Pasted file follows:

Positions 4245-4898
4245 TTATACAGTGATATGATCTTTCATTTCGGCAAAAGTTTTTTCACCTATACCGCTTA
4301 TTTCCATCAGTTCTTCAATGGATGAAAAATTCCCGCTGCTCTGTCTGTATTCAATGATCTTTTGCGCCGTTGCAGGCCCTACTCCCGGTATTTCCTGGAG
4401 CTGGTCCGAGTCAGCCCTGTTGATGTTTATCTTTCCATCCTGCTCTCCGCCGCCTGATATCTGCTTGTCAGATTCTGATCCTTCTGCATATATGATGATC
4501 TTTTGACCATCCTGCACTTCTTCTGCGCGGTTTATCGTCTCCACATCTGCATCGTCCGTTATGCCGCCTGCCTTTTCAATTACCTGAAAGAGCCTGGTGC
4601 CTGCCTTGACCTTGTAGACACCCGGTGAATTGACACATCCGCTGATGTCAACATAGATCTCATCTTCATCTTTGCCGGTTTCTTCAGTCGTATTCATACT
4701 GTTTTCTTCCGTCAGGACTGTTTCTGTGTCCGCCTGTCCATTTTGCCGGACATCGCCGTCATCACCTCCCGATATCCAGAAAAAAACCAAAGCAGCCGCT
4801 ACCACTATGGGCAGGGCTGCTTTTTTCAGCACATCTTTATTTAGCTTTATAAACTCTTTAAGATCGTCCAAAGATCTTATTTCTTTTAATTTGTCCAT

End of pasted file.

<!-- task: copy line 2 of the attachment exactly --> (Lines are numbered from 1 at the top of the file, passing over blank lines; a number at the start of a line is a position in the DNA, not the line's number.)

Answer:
4245 TTATACAGTGATATGATCTTTCATTTCGGCAAAAGTTTTTTCACCTATACCGCTTA